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Publication numberUS6722876 B2
Publication typeGrant
Application numberUS 09/826,644
Publication dateApr 20, 2004
Filing dateApr 4, 2001
Priority dateApr 11, 2000
Fee statusPaid
Also published asUS20010038986
Publication number09826644, 826644, US 6722876 B2, US 6722876B2, US-B2-6722876, US6722876 B2, US6722876B2
InventorsAnthony W. Abraham, Dwain Moore, John Paisley, Xiangsheng Wang
Original AssigneeThe Water Heater Industry Joint Research And Development Consortium
Export CitationBiBTeX, EndNote, RefMan
External Links: USPTO, USPTO Assignment, Espacenet
Flammable vapor control system
US 6722876 B2
Abstract
A safety device for shutting off the flow of gas to a gas-fired appliance in the presence of flammable vapors. The resistance of a variable resistance flammable vapor sensor is monitored by a microprocessor that controls the operation of a gas flow valve. When the measured resistance indicates the presence of a preselected concentration of flammable vapors, the gas flow valve is shut of and the ignition system cannot be energized.
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Claims(9)
What is claimed is:
1. A safety system for controlling a burner of a gas appliance, comprising:
a gas valve for controlling the flow of gas to said burner;
a sensor operative to detect a flammable vapor; and
a microprocessor responsive to said sensor and operative to shut off the gas valve when a preselected concentration of flammable vapors is detected,
the microprocessor monitoring said sensor only at the beginning of and during an ignition cycle.
2. A safety system for controlling a burner of a gas appliance, comprising:
a gas valve for controlling the flow of gas to said burner;
a sensor operative to detect a flammable vapor;
a microprocessor responsive to said sensor and operative to shut off the gas valve when a preselected concentration of flammable vapors is detected; and
an electronic ignitor wherein said microprocessor is further operative to preclude the energization of said ignitor of said ignitor when preselected level of flammable vapors is sensed by said sensor.
3. The safety system of claim 2, wherein the microprocessor monitors said sensor at all times.
4. The safety system of claim 2, wherein the microprocessor monitors said sensor only at the beginning and during the ignition cycle.
5. A safety system for controlling a burner of a gas appliance, comprising:
a gas valve for controlling the flow Of gas to said burner;
a sensor operative to detect a flammable vapor; and
a microprocessor responsive to said sensor and operative to shut off the gas valve when a preselected concentration of flammable vapors is detected, the microprocessor having an internal analog-to-digital converter to which said vapor sensor is connected,
said sensor being incorporated in a voltage divider circuit.
6. A safety system for controlling a burner of a gas appliance, comprising:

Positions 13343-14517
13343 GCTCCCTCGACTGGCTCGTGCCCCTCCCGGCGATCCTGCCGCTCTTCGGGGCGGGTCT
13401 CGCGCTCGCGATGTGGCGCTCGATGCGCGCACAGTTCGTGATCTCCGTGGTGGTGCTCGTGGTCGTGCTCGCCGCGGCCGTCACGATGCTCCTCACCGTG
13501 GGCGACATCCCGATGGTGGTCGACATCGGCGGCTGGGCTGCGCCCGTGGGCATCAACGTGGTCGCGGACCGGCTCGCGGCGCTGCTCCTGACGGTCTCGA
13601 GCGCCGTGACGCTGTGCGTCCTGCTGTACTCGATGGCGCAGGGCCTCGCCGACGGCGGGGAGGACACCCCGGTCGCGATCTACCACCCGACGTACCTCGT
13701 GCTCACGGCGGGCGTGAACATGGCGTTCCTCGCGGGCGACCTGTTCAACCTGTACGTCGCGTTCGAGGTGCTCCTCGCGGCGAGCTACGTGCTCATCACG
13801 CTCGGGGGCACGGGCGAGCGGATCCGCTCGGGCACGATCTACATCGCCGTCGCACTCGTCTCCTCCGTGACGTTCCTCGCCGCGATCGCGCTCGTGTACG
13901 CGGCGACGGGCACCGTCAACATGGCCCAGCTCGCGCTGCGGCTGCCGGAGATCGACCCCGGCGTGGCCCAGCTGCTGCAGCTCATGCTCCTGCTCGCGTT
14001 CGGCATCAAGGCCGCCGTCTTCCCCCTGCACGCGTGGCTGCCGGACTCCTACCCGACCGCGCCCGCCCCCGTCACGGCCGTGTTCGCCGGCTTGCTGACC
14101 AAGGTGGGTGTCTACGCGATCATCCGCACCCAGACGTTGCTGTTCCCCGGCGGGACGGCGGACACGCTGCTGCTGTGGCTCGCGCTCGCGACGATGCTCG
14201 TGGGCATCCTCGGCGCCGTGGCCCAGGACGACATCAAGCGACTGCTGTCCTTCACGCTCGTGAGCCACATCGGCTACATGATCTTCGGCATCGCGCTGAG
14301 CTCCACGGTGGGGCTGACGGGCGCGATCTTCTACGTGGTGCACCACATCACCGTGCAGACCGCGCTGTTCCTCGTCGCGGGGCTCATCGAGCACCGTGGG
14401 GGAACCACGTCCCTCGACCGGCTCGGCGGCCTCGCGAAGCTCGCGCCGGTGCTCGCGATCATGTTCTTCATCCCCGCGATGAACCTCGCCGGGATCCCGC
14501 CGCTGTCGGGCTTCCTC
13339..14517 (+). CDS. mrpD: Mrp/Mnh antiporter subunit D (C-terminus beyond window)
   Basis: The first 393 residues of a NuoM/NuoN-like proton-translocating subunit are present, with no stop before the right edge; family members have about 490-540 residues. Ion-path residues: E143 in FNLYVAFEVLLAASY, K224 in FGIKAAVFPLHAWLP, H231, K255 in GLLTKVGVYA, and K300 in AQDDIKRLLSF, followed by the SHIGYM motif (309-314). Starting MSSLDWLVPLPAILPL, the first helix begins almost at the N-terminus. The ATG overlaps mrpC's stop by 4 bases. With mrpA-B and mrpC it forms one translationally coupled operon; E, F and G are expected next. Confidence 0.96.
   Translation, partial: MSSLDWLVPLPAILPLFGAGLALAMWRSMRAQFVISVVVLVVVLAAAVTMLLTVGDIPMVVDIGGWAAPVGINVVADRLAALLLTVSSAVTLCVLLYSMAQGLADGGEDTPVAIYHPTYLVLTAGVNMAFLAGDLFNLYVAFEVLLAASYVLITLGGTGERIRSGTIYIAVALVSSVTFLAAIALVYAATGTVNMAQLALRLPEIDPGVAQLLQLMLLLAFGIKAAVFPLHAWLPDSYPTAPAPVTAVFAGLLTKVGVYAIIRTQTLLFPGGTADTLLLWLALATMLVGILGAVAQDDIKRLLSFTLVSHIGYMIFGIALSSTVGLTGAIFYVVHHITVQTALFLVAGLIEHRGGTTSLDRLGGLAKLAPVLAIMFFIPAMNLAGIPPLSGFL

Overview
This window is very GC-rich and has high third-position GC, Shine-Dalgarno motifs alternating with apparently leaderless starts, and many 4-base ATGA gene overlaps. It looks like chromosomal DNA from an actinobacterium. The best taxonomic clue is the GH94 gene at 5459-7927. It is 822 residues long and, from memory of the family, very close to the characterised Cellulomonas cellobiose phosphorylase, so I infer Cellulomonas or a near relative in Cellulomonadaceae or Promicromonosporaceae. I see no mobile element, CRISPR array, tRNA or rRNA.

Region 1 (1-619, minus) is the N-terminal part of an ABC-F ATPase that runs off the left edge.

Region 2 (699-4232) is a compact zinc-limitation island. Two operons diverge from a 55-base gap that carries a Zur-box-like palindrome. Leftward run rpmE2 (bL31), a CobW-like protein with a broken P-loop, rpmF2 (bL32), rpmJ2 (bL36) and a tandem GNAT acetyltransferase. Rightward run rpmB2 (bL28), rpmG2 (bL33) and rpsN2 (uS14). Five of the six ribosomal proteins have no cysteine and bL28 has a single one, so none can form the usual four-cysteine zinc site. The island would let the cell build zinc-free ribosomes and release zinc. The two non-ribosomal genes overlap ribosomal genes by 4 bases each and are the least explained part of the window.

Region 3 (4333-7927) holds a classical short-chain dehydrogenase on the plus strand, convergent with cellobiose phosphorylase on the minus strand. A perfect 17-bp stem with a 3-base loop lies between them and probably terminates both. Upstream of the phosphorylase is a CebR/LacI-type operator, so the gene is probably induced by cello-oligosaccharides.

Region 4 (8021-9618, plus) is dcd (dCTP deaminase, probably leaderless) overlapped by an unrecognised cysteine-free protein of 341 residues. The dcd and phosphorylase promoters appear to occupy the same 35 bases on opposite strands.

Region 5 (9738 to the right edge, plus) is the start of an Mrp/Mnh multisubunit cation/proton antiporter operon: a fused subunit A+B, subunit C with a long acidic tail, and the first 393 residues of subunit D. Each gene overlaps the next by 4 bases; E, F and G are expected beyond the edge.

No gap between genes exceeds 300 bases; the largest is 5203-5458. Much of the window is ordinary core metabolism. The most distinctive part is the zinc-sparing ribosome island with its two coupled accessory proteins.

a gas valve for controlling the flow of gas to said burner;
a sensor operative to detect a flammable vapor; and
a microprocessor responsive to said sensor and operative to shut off the gas valve when a preselected concentration Of flammable vapors is detected, the microprocessor having an internal analog-to-digital converter to which said vapor sensor is connected,
a filter circuit being disposed between said sensor and said microprocessor to filter electrical noise.
7. A safety system for controlling a burner of a gas appliance, comprising:
a gas valve for controlling the flow of gas to said burner;
a sensor operative to detect a flammable vapor; and
a microprocessor responsive to said sensor and operative to shut off the gas valve when a preselected concentration of flammable vapors is detected, the microprocessor having an internal analog-to-digital converter to which said vapor sensor is connected,
a fuse being combined with said sensor and being adapted to blow when the vapor concentration reaches the preselected concentration.
8. The safety system of claim 7, wherein a FET is relied upon to cause said fuse to blow when said vapor concentration reaches the preselected concentration.
9. A safety system for controlling a burner of a gas appliance, comprising:
a gas valve for controlling the flow of gas to said burner;
a sensor operative to detect a flammable vapor;
a microprocessor responsive to said sensor and operative to shut off the gas valve when a preselected concentration Of flammable vapors is detected; and
an induced draft fan, wherein said microprocessor is operative to energized said fan at times when said valve is closed.
Description

This application claims the benefit of U.S. Provisional Application No.: APPLICATION No. 60/195,829 FILING DATE Apr. 11, 2000.

BACKGROUND OF THE INVENTION

The present invention generally relates to safety devices for mitigating the danger posed by the presence of flammable vapors in proximity to a gas-burning appliance and more particularly pertains to a control system that shuts down the operation of the appliance when the presence of flammable vapors is detected.

A potential hazard inherent in the operation of a gas-burning appliance is that it may cause flammable vapors to ignite that happen to collect in and around the appliance. Ignition may either be caused by the burner or pilot flame or by an electric or electronic ignitor upon being energized. This is especially problematic in for example water heaters or furnaces that are located in garages in which cars are parked where the leakage or spillage of gasoline may occur. Once a combustible mixture reaches the appliance, a fire or explosion may result.

Efforts to address this potential safety hazard have been previously directed to ensuring adequate ventilation in and around the appliance, the elevation of the appliance in an effort to distance it from flammable vapors that are denser than air, and more recently, the isolation or sealing of the burner from its surroundings. Attempts have also previously been made to adapt specialized sensors for the purpose of sounding an alarm in the event the presence of certain flammable vapors is detected. Such systems are however incapable of automatically and positively preventing the ignition of flammable vapors by a gas-fired appliance. Moreover, a gas-fired appliance that relies on an automatic ignition system poses an additional hazard as merely shutting off the supply of gas so as to extinguish the burner would not necessarily preclude ignition by an electronic or electric ignitor should it subsequently become energized.